If someone is looking for a career in the emergency medical field, Amarillo College is the place to go; in fact, it is the only place in the Texas Panhandle that is accredited by the Commission on Accreditation of Allied Health Education Programs.
The CAAHEP is recognized by 47 states as the authority on various medical certifications.
“AC has been involved in EMS education since the industry was developed almost 37 years ago,” said Doug Adcock, an assistant professor.
In 1984, the paramedicine technology department was created. The program has continued to change along with the curriculum over the years and now is called the department of emergency medical services professions.
Adcock said the modern-day ambulance basically is a mobile intensive care unit.
Each semester, AC’s EMSP program conducts classes both on and off the West Campus. The students perform clinical rotations and field internships at various Amarillo area hospitals and advanced life support/mobile intensive care unit ambulance services.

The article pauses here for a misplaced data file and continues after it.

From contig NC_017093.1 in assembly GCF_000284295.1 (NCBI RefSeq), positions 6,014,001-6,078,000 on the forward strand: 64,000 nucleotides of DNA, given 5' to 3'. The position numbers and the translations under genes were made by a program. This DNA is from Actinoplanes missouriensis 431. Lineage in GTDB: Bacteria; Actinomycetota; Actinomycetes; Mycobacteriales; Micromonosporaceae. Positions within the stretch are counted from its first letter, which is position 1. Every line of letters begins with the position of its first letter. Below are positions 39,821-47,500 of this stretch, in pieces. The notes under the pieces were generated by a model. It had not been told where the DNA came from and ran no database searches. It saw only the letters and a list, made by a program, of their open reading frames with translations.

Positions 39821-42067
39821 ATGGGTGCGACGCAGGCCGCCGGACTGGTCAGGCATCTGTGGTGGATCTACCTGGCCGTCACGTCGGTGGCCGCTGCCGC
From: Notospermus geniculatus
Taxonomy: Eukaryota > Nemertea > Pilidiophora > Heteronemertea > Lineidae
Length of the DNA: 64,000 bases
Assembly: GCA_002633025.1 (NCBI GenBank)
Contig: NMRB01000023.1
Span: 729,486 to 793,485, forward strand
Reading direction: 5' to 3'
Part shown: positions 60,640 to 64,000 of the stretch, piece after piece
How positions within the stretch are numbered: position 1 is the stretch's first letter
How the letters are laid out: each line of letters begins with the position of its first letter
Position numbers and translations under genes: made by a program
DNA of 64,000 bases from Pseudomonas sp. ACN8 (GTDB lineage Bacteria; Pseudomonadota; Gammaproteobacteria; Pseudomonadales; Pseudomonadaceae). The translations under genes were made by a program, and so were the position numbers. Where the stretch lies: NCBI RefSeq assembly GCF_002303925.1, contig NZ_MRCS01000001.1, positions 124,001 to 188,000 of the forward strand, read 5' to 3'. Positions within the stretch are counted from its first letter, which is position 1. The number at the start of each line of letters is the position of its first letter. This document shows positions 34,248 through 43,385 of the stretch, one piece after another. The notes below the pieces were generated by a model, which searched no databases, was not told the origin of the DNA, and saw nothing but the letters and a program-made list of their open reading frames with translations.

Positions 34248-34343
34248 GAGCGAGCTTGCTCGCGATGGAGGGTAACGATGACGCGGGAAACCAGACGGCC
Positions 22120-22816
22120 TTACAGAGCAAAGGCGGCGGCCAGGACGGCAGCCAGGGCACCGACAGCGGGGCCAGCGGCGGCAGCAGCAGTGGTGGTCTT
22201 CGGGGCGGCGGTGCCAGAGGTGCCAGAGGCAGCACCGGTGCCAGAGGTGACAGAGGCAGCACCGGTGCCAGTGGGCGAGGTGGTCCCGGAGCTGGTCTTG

The facilities expose the student to the latest, cutting edge pre-hospital medical experience and allow the students to work under the direct supervision of some of the finest medical and allied health professionals in the country.
“I would like to be a cardiologist one day, and this is a good place to start,” said paramedic major Pedro Serrano.
When the rules that govern the paramedic profession were on the verge of change, the faculty in the EMSP program decided they needed to take action.
On Jan. 24, the EMSP program became accredited by the CAAHEP.
“Having the CAAHEP accreditation recognizes that our program measures up to the national standard for EMS education,” said Associate Professor Paul Whitfield.
Whitfield said the accreditation process involved an extraordinary amount of data collection and documentation. Although AC’s EMSP program always has had high standards, a few minor changes have been made as a result of the accreditation process.
“The most important change is that we have implemented more formal detailed documentation processes,” Whitfield said.